While this fight is a big deal in the world of boxing, it probably doesn’t count as a world historical event (though, of course, one never knows – far be it from this historian to predict the future.) Nevertheless, one need not be a fan of boxing to recognize its enduring (though perhaps now diminishing?) significance in American cultural and intellectual life. John Sullivan, Jack Johnson, Jack Dempsey, Joe Louis, Cassius Clay/Muhammad Ali – these were not just great fighters, but iconic (and sometimes ironic) cultural figures.
In other words, from a purely professional standpoint, I have a perfectly good excuse for an open-thread post on boxing. Moreover, it will come as a surprise to no one who regularly reads the USIH Facebook page that there are, in fact, quite a few U.S. intellectual historians who not only recognize the cultural significance of boxing but who also happen to be fans of the sport – which is also, I think, a perfectly good excuse for an open-thread post on boxing. And I am headed into championship rounds on a current chapter, which I need to finish before Tuesday – hence the open thread.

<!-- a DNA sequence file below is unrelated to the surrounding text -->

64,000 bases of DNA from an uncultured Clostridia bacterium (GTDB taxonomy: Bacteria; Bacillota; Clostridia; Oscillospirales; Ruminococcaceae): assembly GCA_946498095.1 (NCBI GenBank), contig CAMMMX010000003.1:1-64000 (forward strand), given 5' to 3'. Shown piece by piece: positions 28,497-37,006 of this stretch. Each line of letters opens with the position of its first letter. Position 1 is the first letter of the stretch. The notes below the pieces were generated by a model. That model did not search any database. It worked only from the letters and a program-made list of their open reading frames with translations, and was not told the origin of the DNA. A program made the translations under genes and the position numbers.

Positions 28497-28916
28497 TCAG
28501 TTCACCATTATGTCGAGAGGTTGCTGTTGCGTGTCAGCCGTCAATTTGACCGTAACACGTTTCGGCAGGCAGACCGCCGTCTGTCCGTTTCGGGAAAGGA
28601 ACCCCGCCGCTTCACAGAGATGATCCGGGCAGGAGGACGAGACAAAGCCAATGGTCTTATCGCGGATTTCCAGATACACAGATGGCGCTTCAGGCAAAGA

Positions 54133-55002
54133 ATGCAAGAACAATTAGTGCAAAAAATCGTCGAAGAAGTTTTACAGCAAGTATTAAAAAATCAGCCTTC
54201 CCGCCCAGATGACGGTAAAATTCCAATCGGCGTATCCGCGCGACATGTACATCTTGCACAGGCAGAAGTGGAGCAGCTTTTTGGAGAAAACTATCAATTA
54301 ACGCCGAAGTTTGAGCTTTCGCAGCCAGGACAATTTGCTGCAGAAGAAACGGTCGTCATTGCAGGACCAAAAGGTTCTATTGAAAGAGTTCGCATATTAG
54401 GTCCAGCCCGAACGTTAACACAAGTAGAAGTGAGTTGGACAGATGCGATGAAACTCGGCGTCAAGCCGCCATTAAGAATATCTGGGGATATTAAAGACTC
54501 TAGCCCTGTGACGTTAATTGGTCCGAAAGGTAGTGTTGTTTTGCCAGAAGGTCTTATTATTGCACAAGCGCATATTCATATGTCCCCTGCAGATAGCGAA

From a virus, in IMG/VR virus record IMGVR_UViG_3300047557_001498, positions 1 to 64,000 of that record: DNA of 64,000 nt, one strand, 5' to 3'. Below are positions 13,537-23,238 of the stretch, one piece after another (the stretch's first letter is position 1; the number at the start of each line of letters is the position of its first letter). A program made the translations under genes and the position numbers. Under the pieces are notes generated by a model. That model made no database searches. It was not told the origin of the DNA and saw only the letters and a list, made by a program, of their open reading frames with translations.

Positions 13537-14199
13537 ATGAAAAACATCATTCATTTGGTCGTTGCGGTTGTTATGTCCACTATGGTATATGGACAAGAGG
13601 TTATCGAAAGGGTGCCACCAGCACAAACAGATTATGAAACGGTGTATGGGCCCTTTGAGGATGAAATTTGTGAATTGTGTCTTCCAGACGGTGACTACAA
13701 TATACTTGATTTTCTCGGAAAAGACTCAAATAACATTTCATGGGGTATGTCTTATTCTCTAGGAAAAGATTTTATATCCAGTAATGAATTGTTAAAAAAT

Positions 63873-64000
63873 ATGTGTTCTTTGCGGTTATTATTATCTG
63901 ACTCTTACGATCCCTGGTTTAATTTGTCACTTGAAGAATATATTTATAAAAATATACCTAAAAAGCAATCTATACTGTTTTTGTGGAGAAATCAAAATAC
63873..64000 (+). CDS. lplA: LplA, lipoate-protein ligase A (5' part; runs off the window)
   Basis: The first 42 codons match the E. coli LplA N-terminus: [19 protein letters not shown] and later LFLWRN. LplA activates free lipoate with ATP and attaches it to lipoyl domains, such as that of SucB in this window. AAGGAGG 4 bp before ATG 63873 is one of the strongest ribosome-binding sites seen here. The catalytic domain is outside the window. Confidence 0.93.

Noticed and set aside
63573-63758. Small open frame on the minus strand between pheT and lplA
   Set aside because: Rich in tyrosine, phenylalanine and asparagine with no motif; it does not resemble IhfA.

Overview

So I would like to ask my fellow historians (as well as my fellow boxing fans) to help me out here and crowdsource a reading list for “Boxing in U.S. Cultural and Intellectual History.” My list would start with Gail Bederman’s Manliness & Civilization: A Cultural History of Gender and Race in the United States, 1880-1917. What would you add?
And if you want to add any remarks to the effect that boxing is not, in fact, an appropriate object of inquiry for an intellectual historian, or that it’s not an appropriate sport to follow or admire or be a fan of – well, put up your dukes, and let’s get down to it!